Recently a bill came in the mail claiming that Amy Rowbottom, owner of Crooked Face Creamery in Norridgewock, owed $2,000 for a trademark violation.

Rowbottom had just filed for trademark protection of her business’ name and logo, so the bill was as confusing as it was panic-inducing. She quickly got on the phone with an attorney recommended to her by the Legal Food Hub.

“‘Amy, don’t worry about that,'” she recalls the lawyer telling her in her free consultation. “‘Now that your (trademark) paperwork is in, you’re going to get picked up by scammers.'”

Rowbottom is one of the many Maine food entrepreneurs who has asked for help from the Legal Food Hub as she grows her artisan cheesemaking business. The hub, a project of the Conservation Law Foundation, is the winner of our Counselor Award.

The organization links farmers and food entrepreneurs who meet certain income guidelines with lawyers in their communities who will work with them pro bono on legal issues that they either lack time or money to deal with, or just never realized they needed to address.

These issues range from leasing farm land to the legalities of hiring seasonal workers – do farm apprentices need to be paid, for example, and must the farm provide food and housing? The attorneys may also help entrepreneurs choose the right business structure for their start-ups, or show them how to protect their intellectual property, including recipes.

“Often farms find themselves in the fortunate position of being able to expand, but they do need to worry about the potential liability of inviting the public onto their land, whether it’s for pick-you-own berries or hayrides,” said Phelps Turner, a CLF Maine staff attorney.

Amy Rowbottom, owner of Crooked Face Creamery in Norridgewock, has found the legal help she’s obtained from the Legal Food Hub invaluable. Photo courtesy of Legal Food Hub.

For farmers and entrepreneurs operating on slim margins, the service can be a godsend. Rowbottom, for example, knew she wanted to protect her business’ name and logo from being stolen, but “I just had no idea how to go about it, and the cost was intimidating,” she said.

Rowbottom learned about the Legal Food Hub at a business boot camp in Massachusetts last winter. She initially met with Dave McConnell, an attorney with the Portland firm Perkins Thompson, who has worked with the Legal Food Hub from the start. He specializes in trademark and intellectual property law, and has often worked with food-and-beverage businesses, including craft breweries.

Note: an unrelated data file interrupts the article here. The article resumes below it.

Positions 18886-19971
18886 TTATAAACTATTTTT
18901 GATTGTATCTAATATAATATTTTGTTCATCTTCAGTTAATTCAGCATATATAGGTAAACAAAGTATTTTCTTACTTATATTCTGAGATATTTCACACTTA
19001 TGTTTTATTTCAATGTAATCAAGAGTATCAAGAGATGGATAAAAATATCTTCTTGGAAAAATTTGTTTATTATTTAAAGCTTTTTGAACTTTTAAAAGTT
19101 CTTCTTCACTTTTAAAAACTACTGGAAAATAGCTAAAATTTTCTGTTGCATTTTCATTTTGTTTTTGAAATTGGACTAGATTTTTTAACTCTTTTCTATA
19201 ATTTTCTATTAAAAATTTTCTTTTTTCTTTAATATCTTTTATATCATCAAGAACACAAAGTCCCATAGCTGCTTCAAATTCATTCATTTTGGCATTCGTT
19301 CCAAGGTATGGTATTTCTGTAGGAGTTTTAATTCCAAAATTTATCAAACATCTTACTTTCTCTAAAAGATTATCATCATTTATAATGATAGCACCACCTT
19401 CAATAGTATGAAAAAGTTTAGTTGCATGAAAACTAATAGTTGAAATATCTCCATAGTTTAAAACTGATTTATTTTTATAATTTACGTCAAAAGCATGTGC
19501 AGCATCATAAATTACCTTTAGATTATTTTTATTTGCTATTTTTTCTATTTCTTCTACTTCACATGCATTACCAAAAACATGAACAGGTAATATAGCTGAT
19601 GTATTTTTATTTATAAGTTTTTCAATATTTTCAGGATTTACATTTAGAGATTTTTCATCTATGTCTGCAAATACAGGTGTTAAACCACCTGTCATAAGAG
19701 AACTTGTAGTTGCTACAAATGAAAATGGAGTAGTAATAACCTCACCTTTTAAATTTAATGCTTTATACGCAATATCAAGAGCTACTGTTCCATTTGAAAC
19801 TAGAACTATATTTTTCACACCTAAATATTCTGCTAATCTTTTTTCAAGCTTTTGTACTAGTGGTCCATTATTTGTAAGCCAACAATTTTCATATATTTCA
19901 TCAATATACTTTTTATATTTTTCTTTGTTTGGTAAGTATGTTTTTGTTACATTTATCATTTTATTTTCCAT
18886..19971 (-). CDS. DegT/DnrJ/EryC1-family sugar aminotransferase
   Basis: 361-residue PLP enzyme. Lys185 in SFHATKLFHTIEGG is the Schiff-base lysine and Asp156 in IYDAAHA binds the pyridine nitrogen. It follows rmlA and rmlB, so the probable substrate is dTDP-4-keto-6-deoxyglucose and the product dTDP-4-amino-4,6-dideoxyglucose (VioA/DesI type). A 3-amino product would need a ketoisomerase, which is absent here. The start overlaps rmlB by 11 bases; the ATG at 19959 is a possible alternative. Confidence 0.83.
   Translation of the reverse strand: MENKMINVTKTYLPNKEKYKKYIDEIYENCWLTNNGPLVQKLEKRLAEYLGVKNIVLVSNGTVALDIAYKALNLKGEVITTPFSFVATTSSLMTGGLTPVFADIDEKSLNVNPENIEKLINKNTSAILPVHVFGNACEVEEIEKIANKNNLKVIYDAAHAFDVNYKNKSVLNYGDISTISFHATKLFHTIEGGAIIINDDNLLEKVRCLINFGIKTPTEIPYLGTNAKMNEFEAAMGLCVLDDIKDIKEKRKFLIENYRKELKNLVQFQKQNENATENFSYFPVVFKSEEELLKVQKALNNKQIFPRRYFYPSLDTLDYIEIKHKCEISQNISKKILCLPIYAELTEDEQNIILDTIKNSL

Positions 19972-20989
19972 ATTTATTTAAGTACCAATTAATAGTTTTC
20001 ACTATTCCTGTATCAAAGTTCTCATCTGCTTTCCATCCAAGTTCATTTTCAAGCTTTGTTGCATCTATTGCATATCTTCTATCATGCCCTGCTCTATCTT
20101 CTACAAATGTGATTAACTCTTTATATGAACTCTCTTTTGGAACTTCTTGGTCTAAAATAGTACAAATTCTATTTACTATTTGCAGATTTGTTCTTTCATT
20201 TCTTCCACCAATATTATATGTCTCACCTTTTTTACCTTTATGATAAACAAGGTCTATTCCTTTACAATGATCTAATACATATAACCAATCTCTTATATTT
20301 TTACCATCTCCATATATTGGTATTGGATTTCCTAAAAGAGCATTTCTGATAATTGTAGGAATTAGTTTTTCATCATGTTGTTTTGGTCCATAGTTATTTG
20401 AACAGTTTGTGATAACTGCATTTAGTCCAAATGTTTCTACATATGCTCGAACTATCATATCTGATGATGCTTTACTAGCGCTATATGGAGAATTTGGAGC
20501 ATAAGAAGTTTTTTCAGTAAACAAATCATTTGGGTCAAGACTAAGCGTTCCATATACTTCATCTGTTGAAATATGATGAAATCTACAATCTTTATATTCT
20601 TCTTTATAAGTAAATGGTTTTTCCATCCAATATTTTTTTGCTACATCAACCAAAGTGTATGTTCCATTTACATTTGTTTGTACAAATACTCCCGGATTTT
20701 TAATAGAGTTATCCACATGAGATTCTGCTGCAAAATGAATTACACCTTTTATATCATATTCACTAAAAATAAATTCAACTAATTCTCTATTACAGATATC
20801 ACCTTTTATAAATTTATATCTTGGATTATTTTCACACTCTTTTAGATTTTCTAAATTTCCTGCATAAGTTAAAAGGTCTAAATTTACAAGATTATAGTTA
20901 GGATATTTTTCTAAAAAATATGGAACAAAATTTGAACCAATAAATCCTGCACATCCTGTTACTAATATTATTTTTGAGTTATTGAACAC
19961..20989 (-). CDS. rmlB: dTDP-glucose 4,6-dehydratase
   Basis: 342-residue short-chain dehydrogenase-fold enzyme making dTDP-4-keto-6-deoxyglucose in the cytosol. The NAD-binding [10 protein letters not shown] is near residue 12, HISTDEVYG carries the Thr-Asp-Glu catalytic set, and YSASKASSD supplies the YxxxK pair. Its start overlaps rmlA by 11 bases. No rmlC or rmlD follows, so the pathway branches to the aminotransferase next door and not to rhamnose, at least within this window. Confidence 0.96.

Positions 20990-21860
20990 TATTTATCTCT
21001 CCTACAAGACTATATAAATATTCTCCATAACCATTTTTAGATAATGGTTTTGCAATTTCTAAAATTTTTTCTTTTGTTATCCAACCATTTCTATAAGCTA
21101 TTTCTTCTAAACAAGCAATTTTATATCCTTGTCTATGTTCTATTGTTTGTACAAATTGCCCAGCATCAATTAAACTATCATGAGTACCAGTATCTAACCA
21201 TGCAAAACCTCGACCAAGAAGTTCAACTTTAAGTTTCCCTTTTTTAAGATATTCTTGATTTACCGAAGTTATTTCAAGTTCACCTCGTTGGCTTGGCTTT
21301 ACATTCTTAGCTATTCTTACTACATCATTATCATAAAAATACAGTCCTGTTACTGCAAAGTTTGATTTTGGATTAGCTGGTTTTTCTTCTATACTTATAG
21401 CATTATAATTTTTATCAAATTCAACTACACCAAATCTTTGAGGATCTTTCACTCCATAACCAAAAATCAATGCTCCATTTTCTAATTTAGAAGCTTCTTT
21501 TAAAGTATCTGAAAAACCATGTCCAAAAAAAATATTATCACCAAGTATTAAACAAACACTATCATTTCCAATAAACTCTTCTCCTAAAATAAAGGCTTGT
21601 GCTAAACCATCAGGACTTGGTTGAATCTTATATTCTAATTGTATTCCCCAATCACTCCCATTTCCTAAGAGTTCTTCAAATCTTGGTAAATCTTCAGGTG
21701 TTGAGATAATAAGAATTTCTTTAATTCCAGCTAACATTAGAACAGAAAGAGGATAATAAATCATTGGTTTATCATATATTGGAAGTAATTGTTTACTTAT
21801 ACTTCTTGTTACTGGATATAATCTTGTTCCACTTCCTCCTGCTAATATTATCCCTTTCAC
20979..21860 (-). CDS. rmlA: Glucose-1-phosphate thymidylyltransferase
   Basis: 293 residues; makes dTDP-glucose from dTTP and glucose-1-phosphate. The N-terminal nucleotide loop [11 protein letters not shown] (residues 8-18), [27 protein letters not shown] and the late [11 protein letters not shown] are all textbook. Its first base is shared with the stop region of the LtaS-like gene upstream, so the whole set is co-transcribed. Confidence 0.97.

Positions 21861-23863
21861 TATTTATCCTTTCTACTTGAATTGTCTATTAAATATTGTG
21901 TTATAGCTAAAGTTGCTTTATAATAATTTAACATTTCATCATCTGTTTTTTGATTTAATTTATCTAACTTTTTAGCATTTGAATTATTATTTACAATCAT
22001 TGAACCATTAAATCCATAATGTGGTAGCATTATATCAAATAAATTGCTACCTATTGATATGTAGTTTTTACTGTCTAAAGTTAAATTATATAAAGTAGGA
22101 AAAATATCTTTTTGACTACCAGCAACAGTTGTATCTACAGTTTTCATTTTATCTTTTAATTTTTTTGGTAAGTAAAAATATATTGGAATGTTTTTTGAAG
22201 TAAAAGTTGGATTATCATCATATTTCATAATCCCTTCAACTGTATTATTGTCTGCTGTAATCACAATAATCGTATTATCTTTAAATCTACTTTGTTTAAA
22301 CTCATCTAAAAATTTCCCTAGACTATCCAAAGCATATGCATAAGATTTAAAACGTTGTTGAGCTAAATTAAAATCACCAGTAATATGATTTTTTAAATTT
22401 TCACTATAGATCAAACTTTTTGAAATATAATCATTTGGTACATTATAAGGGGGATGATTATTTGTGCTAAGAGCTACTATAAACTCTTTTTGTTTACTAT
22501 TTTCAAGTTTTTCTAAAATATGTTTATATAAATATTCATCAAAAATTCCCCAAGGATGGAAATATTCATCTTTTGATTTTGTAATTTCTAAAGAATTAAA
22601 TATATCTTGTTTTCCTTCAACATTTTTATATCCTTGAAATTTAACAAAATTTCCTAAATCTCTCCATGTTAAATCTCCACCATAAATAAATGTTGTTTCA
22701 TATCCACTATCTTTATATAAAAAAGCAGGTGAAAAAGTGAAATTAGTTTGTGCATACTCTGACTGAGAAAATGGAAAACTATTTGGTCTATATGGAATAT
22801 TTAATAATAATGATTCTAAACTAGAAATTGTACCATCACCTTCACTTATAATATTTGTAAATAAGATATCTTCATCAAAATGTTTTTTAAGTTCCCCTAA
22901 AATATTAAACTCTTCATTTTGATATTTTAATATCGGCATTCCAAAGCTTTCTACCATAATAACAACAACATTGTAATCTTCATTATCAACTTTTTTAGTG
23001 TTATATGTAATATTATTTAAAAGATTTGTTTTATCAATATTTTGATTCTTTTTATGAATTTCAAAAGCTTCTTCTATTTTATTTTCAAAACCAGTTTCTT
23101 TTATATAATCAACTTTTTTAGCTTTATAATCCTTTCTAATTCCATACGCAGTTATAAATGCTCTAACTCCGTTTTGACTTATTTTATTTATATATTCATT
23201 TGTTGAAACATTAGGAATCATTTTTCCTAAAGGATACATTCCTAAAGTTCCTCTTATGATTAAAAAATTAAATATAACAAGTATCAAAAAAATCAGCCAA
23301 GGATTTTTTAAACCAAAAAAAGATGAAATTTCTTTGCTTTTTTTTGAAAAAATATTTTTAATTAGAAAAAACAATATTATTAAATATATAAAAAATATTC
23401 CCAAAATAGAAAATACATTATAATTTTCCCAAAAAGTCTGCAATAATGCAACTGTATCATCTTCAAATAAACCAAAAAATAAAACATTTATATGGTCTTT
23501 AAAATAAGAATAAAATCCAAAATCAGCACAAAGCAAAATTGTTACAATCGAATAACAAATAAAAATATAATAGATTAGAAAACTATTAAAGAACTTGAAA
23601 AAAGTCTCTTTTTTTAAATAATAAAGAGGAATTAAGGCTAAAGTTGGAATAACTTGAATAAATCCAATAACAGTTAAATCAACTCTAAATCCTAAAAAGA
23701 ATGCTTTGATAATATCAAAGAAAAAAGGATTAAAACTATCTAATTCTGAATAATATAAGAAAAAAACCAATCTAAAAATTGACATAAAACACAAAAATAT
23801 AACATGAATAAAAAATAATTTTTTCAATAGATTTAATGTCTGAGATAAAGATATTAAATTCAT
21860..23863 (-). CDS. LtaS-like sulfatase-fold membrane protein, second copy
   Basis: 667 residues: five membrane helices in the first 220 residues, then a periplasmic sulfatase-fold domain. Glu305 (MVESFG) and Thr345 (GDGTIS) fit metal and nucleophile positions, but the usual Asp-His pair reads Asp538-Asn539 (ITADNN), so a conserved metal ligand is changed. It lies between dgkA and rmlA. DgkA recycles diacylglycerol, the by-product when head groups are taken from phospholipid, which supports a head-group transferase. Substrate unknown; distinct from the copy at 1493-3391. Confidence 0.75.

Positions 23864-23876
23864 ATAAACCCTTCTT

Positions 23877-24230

“It’s an increasingly complex and overlapping web of regulations that food entrepreneurs have to deal with, particularly when you’re starting a new business,” McConnell said. “You’ve got to figure out where you’re going to put your dollars, and maybe you don’t have the money to file trademark applications. But it’s critical for folks like Crooked Face Creamery as they’re building their brand.”

The Legal Food Hub is in four New England states, and recently announced plans to establish a program in Vermont later this year. Their network includes 47 law firms in Maine. They’ve handled 153 cases so far in Maine, and 375 in New England.

“Often when a firm partners with you, you’re benefiting from more than just one attorney in that firm…in potentially a number of practice areas,” Turner said.

Rowbottom is tapping into other legal minds from the network herself. She’s moving her business to the Somerset Gristmill in Skowhegan, and she needs a lawyer to look over the lease. “It’s a huge help because for start-ups there are so many expenses involved with equipment and infrastructure,” she said. “The legal side is a whole other beast.”

Another aspect of the Legal Food Hub’s mission is providing educational workshops for farmers and food entrepreneurs – usually during the Maine Agricultural Trade Show or the Common Ground Fair – and continuing education for attorneys on topics such as food safety.

“We’re committed because we see that farmers and food entrepreneurs play a critical role in our community, so by supporting them we’re able to promote a sustainable and just food system,” Turner said. “For CLF, that’s really important because that means it helps create a healthy climate and a healthy environment, but also a strong economy in Maine.”

Meredith Goad can be contacted at 791-6332 or at:

[email protected]

Twitter: MeredithGoad

 


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